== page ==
And when I arrived here, I had a fortnight of quarantine – when you arrive you need a fortnight to recover from jetlag! It allowed me to watch a lot of films and to continue to prepare the festival. I really took advantage of this time where I had nothing else to do but be at home in front of the TV to sort through films – I don’t know how many films I watched in these 15 days but it was a least 5 films a day. I was able to rest, prepare the festival, watch films and reflect.
I saw a lot of films in France at the Francophone Festival of Angouleme – during the 5 days of the festival, I saw 5 days per day so I saw about 25 films in 5 days. It helped me greatly to make my selections.
It’s true that when I got here and came out of quarantine – which we strictly respected – I had the impression that it was the world after [COVID]. I had my mask – I had a dozen masks in my bag – and I saw people walking in the streets without masks. I felt guilty not wearing a mask. We have lived a quite strong, quite violent COVID period in France. It’s disturbing but at the same time it was sucking up my freedom and my oxygen.
I admire the way Australians are managing the crisis and the way in which they are very careful, the real solidarity… I am happy to be here, to be able to go to the cinema, to be able to eat at a restaurant, to manage projects – It’s very difficult to not be able to plan anything in France.
It’s true that we are lucky to be so far from everything here.
Australians are quite isolated – it’s difficult to come to Australia – it’s very expensive. This year we are sad that we are not able to bring out directors and actors – we couldn’t bring them here this year – a fortnight of quarantine was impossible with our budget.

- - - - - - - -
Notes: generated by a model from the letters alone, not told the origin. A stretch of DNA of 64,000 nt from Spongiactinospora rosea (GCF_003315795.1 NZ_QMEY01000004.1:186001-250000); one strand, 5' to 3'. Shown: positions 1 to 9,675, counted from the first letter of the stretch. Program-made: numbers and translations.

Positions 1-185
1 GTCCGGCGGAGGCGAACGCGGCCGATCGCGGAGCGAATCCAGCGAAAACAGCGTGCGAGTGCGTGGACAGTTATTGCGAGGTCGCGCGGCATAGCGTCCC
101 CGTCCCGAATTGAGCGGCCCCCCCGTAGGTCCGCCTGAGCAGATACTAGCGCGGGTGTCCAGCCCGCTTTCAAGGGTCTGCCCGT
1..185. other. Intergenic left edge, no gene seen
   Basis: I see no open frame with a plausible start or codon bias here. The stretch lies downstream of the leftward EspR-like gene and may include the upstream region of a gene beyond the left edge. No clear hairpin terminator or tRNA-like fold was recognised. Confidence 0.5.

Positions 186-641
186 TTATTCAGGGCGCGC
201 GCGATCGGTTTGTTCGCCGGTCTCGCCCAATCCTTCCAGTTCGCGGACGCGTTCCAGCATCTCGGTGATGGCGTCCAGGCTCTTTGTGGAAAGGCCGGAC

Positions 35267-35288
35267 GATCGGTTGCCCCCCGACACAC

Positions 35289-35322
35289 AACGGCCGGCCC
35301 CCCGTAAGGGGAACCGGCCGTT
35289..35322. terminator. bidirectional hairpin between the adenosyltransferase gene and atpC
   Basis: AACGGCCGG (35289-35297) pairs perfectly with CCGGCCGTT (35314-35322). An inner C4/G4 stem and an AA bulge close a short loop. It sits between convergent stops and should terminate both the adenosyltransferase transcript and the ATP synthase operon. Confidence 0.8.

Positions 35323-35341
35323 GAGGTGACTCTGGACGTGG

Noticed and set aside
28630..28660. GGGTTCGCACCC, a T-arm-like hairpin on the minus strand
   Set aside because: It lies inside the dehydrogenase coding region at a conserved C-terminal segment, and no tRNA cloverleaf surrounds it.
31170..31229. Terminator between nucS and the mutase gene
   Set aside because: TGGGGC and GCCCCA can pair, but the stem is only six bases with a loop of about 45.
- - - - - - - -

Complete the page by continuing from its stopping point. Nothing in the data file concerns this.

But we were also not certain we would have the festival – it could have changed from one day to the next. So we didn’t bring anyone out.
It’s true that it’s the world after [COVID] here. It’s crazy – when I ddi the opening night in Melbourne, in a beautiful theatre from the 1930s and a nice ambiance – the room was at capacity with COVID restrictions, when I stepped on stage to welcome everyone and to say a few words about the film Eiffel, it was a huge wave of emotions to see people reunited, at the cinema, to participate in this shared moment – it really touched me.
It’s really incredibly lucky. As for French cinema, we are so lucky to have so many people at the cinema. The curiosity of Australians surprises me – and there is an incredible welcome from Australians.
You’ve chosen 37 films for the Alliance Françaises French Film Festival. Were there less films that came out in France last year than in a normal year because of COVID-19?